How do you feel about the current shift towards the harder, more driving EBM revival?

I really like EBM and I like dancing, but with every “revival” comes a wave of mediocre bands trying to imitate the few good ones.

Personally, I don’t really care too much what other bands are doing because it doesn’t affect me, but the kind of band I like the most is a dynamic one that can elicit a variety of feelings, and doesn’t stick to a strict label. But, all I can say is if you’re going to do one thing, then do it well! Craftsmanship is more important than genre.

What artists are influencing and inspiring you right now?

Mostly my friends bands.. Bestial Mouths, Xeno and Oaklander/ Martial Canterel, Ssleeperhold, Cult of Youth, Silent Em, Futility, and a million others. There’s seriously too many to list. I have to say, I really enjoyed seeing Delphic Oracle perform live. It was a very spiritual experience and her stuff reminds me of times spent with my old violin player. Destroying Angel is also a great newer band from Philadelphia in the neo-folk realm.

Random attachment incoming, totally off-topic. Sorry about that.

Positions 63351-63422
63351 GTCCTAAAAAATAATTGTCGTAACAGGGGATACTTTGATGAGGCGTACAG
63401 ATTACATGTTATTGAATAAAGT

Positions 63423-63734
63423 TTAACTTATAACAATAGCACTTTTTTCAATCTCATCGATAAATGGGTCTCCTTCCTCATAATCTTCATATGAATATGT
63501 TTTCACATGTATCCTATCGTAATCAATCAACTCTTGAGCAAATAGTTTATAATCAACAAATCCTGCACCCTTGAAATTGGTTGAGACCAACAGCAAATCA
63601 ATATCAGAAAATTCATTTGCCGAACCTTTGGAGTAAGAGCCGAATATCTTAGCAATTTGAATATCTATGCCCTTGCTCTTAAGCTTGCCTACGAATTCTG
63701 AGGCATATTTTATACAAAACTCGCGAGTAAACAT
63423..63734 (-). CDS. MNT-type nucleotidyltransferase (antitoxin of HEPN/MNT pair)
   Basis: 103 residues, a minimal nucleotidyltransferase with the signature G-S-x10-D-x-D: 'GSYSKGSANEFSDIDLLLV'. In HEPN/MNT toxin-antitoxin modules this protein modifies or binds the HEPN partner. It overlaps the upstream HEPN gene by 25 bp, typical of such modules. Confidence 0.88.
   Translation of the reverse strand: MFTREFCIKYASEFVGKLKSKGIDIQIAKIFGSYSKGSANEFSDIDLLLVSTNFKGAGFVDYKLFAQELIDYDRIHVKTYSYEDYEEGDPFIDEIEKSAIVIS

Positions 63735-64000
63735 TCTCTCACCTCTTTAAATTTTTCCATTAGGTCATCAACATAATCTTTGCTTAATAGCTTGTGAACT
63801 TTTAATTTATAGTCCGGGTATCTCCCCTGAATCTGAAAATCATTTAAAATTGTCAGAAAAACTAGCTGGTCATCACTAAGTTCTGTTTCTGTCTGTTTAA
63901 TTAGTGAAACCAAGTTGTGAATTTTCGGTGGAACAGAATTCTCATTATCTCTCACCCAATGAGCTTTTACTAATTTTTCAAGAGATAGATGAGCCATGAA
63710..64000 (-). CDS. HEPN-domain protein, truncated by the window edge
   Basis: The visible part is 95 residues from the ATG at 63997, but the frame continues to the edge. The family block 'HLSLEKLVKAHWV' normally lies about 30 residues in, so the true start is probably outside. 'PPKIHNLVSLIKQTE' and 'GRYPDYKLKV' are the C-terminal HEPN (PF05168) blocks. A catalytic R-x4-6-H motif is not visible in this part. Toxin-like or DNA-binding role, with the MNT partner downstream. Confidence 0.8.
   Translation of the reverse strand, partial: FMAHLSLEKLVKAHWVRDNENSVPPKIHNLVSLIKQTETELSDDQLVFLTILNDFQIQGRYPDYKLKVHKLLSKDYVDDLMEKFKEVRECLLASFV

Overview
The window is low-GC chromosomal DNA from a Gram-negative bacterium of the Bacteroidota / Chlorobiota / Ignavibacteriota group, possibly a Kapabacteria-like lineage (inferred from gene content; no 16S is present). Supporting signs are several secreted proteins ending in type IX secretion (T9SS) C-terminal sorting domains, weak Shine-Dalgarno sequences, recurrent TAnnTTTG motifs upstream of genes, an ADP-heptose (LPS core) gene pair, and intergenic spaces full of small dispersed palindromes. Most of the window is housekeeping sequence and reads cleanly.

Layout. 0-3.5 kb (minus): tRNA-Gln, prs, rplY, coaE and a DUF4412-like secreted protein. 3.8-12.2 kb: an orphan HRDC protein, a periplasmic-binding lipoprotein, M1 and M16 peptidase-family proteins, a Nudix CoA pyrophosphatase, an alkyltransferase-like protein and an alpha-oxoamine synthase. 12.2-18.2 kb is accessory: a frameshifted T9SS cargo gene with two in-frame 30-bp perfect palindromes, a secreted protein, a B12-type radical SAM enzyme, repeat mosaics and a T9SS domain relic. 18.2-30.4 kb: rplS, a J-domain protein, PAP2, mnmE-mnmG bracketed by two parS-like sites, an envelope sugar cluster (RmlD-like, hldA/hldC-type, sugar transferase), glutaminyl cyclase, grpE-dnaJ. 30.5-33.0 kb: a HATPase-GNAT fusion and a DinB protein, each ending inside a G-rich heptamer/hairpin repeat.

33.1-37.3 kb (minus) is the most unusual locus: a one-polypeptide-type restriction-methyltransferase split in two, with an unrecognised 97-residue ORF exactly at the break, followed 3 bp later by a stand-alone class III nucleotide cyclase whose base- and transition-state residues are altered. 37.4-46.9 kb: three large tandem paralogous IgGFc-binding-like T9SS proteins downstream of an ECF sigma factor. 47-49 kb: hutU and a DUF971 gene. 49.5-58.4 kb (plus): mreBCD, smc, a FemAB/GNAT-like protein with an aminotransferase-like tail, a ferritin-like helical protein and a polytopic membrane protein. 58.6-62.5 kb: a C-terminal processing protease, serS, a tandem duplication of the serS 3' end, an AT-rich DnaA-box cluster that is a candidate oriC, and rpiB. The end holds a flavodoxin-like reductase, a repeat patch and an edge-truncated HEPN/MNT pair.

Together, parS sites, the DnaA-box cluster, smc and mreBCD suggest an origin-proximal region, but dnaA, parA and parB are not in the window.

I’ve also been in a Julee Cruise mood a lot lately. It all depends though. My mood changes a lot and I don’t like listing bands. I think it’s easier for me say that there are certain elements that inspire me. I am attracted to bell sounds and percussive metallic clanging, haunting sopranos and rich baritones, doleful strings, warm analog synths, solid beats, meaningful lyrics, intelligent structures, atmospheres with personality, cold deadpans and wild outbursts, etc.

What are you working on, and what would your ideal future be for Void Vision?

Right now I’m trying to work on new material for the next album while I’m waiting for Sub Rosa to be released. The single from the upcoming full length is being released this month, July 19th, via Mannequin Records. I also just finished up work on a new album for my other band, Hot Guts, and that album entitled ‘Wilds’ will be released in the fall on Avant! Records. In September I’m headed to Canada for a few Void Vision shows, and I’m in the midst of trying to figure out a European tour.

My ideal future.. Well, I suppose it would be nice if making music was my full time job. Maybe I could get a gig on a doomed cruise ship.

Void Vision Facebook | Soundcloud

Cassette Release Party

Saturday, July 19
Black Cat (backstage)
Doors at 9pm, $10
1811 14th St. NW WDC 20009

(Darkwave/Minimal Wave/Synthwave, Mannequin Records, Philadelphia)

(Electro-Doom, Realicide Youth Records, Baltimore)

Facebook Event | Purchase Tickets